<LI> Determine the ending balance at the time you wish, based on the calculations above.[/list]In practice, so long as payments are made on the first business day of each month (or at least, on the same day each month) I have never seen a banker or lawyer worry very much about (only) getting one-twelfth of a year's interest even when a loan has been outstanding for 31 days, nor have I ever seen anyone worry about the rounding differences either in calculation of payments to the nearest penny, or the accumulation of those minor differences over the term of the loan - and that includes dealing with loans in the multi-million dollar range.

  3. #3
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    Re: CUMPRINC formula (2000 sr3)

    Thanks for the lesson.
    I think you're right in that there seems to be generally accepted assumptions made when computing such things, and that the few cents one may be off is going to be ok...certainly difficult to challange in a court to any monetary gain.

    thanks,

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    Re: CUMPRINC formula (2000 sr3)

    <hr>Thanks for the lesson.<hr>
    I didn't mean to be snotty about it - I hope it didn't come across that way....

    If you are required to produce a loan agreement (or similar document) that stipulates the outstanding balance at the end of the term, given an initial advance amount, an interest rate, and the periodic payment amount, the value returned by CUMPRINC will be close enough that you can justify it as a reasonable calculation based on the (equally reasonable) assumptions that payments are made at equal intervals throughout the year, and so on - the potential difference from calculating the exact number of days between payments and applying them on the due date or the first business day following will be greater than the round-off error from using CUMPRINC. If your calculation of the ending balance is different than mine by some small amount then the difference is perforce in the calculation of interest - and in this case your interest calculation was reasonable (and I presume that it matches the requirements in the loan documentation).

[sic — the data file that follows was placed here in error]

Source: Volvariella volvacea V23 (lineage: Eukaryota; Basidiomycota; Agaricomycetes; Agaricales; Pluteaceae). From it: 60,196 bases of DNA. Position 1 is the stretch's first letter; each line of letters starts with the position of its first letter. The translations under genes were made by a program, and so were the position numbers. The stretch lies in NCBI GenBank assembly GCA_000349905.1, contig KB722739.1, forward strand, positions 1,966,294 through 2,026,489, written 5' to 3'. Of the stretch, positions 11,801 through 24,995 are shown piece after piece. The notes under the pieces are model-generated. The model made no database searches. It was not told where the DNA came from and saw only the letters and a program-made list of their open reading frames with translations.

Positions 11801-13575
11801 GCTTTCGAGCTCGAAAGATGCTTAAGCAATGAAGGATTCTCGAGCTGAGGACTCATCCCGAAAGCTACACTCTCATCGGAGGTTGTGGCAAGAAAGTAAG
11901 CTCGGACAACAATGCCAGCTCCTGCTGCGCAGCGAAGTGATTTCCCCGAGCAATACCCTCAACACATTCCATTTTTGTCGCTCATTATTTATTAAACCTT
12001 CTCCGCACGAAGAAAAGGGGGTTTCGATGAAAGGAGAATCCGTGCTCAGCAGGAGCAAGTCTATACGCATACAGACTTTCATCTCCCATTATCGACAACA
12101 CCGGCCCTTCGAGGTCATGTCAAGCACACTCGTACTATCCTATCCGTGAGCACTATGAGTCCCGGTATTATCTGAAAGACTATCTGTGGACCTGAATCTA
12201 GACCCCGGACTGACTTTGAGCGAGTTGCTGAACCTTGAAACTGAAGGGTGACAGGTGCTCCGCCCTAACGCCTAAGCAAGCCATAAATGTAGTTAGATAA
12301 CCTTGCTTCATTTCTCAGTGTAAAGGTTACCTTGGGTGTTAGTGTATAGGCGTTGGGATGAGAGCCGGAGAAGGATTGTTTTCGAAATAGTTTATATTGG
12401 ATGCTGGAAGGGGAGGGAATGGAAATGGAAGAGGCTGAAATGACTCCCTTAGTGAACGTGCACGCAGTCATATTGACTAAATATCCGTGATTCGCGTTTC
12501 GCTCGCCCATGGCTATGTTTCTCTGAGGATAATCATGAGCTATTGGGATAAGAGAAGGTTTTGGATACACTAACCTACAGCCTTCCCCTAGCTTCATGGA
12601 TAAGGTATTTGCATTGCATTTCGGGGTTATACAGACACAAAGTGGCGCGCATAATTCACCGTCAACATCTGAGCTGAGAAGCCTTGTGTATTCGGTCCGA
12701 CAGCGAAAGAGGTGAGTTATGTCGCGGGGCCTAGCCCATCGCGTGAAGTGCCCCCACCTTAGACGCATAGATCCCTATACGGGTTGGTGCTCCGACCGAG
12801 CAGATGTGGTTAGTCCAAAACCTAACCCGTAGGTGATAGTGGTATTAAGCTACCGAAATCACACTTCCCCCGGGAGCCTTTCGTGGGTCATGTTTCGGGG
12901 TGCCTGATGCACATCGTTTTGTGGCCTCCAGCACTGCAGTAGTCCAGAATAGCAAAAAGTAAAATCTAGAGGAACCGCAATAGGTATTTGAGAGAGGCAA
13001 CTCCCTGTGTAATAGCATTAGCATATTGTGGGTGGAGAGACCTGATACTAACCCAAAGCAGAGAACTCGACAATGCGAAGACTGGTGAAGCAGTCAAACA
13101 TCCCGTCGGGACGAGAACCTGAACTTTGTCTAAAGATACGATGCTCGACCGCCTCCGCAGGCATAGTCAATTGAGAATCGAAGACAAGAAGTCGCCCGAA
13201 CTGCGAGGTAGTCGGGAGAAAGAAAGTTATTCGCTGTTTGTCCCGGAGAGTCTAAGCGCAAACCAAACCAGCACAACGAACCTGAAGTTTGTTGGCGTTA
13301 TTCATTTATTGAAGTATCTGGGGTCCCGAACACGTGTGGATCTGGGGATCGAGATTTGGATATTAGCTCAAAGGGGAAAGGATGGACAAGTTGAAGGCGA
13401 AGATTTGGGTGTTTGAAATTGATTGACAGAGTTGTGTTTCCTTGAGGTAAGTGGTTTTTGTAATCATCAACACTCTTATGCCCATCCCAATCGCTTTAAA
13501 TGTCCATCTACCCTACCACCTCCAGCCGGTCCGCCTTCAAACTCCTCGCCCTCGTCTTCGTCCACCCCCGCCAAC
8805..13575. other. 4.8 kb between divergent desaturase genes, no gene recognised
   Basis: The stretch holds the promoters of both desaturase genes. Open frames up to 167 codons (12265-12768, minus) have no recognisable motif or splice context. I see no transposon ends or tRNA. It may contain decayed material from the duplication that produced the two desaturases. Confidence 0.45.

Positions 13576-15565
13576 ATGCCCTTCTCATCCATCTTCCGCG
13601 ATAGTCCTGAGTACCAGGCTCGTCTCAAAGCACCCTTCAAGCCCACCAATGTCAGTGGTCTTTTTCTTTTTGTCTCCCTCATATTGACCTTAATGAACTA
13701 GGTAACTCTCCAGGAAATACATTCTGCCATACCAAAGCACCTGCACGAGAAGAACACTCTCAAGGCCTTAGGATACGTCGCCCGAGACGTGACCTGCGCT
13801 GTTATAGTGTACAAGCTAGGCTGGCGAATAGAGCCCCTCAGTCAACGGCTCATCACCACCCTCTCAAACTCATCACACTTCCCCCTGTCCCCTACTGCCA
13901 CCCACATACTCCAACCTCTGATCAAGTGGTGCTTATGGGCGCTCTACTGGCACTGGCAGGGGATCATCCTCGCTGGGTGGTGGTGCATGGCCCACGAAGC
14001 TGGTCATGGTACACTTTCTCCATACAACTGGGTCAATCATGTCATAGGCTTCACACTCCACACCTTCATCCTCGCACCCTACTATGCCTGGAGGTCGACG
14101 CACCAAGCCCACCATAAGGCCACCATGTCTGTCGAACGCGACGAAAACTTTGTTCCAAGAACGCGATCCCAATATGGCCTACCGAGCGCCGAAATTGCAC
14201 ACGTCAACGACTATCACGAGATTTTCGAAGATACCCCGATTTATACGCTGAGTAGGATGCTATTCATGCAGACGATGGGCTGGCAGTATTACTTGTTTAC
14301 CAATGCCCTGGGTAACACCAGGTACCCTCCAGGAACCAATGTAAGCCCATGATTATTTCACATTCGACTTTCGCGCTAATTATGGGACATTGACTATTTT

On the other hand, if you need to stipulate the interest expense for each period it is nice if <font color=blue>advance - total payments + total interest = ending balance.</font color=blue> If you are in this situation then CUMPRINC may be a problem because of the rounding assumption you have identified - but if you ARE faced with that, you already have to have an amortization schedule ready - whether it calculates to the day, or just determines monthly interest as <font color=blue>outstanding balance * face rate / 12.</font color=blue> Since you have an amortization schedule handy, it is just as easy to use it (with calculations appropriately rounded...) to determine the ending balance.

  5. #5
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    Re: CUMPRINC formula (2000 sr3)

    no, you did not come across snotty, I meant "lesson" in the most positive way. I enjoy detailed explanations because it helps me with the complete understanding. I appreciate the time & though you put into helping me. And on a big scale, am grateful for Woody's lounge and its participants for helping me so many times over the years. The answers given have made me the office smart guy on such matters, but I really can't take much credit.

    Thanks again,